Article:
The Smithsonian Institution in Washington is working to recruit a new generation of Latino docents and curators, so they can help tell their community’s stories.
The museum will open its new Molina Family Latino Gallery next year. Smithsonian Latino Center executive director Eduardo Diaz said he recruits interns where he knows he can find a high percentage of Latino art history majors: at the Vincent Price Museum at East Los Angeles College.
“We know that the majority of Latinos and Latinas who are enrolled in post-secondary education are enrolled at community colleges, not four-year institutions,” he said.
The Smithsonian’s outreach is part of a larger effort to narrow the education gap after high school for Latinos in the United States. Right now, only 27% of Latinos ages 25 to 54 have earned a credential, an associate’s degree or higher, compared with 51.3% of Americans overall. Latinos make up 13% of the U.S. population — and one in four school children.
Paola Santana, strategy officer for state policy at the nonprofit Lumina Foundation, said its success is crucial to the country’s progress, which means encouraging career training and education beyond high school. “Those attainment gaps really have to be eradicated in order for us to reach our goals of racial justice and equity,” she said.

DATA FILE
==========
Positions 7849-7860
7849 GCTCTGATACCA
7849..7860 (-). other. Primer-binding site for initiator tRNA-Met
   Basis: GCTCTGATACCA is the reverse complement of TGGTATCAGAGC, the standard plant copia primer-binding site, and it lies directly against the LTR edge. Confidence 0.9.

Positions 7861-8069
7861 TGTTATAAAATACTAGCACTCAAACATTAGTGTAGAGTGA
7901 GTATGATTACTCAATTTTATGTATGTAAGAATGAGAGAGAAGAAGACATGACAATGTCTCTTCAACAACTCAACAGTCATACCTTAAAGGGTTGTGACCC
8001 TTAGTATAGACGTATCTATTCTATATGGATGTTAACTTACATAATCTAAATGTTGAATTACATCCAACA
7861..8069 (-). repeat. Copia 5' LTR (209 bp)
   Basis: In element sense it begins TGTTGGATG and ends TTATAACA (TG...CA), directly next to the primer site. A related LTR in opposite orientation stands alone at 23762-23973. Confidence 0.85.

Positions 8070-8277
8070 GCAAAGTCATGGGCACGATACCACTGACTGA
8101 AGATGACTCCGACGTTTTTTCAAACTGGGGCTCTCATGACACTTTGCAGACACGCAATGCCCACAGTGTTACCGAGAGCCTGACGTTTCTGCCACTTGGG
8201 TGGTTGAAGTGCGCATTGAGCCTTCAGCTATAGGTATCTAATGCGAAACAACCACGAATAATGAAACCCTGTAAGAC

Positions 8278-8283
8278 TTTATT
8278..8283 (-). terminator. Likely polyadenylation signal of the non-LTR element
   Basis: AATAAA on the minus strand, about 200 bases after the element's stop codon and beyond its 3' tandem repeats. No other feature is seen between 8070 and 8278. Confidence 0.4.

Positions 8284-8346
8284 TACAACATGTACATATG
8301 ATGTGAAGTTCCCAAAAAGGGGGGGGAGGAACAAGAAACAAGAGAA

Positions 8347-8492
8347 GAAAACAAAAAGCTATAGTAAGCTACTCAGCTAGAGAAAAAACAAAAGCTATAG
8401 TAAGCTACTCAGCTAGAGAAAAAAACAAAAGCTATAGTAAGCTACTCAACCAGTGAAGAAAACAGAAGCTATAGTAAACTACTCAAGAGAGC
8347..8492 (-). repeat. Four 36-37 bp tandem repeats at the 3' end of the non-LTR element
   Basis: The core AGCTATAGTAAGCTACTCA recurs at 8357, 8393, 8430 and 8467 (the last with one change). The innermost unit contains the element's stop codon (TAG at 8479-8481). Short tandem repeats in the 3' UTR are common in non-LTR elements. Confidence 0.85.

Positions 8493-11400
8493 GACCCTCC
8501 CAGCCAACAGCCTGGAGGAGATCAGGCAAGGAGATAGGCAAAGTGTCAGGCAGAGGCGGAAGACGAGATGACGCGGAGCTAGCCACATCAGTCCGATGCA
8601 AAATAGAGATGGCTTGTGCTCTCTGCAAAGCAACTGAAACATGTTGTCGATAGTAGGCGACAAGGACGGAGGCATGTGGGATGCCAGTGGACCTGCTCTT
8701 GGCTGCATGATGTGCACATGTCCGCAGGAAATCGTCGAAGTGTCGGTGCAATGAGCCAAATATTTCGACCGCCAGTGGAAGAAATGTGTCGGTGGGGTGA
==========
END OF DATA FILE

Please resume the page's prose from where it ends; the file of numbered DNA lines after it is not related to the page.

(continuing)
Lumina Foundation funds projects around the country to remove roadblocks to students’ potential — including supports such as child care and transportation. Other programs seek out Latino students and connect them to jobs or higher-ed opportunities. Amber Garrison Duncan, Lumina’s strategy director, said a supportive campus culture and strong counseling programs are key.
“We want to make sure that people have access to the right pathway at the right time to gain the right credential they need to unlock their economic mobility,” she said. In 2008, Lumina Foundation set a goal that 60% of Americans of all age groups will hold a certificate, a degree or high-quality credential by 2025.
The foundation tracks post-high-school attainment through its “Stronger Nation” data tool on the Lumina website.
Support for this reporting was provided by Lumina Foundation.
-Suzanne Potter, Public News Service – CA
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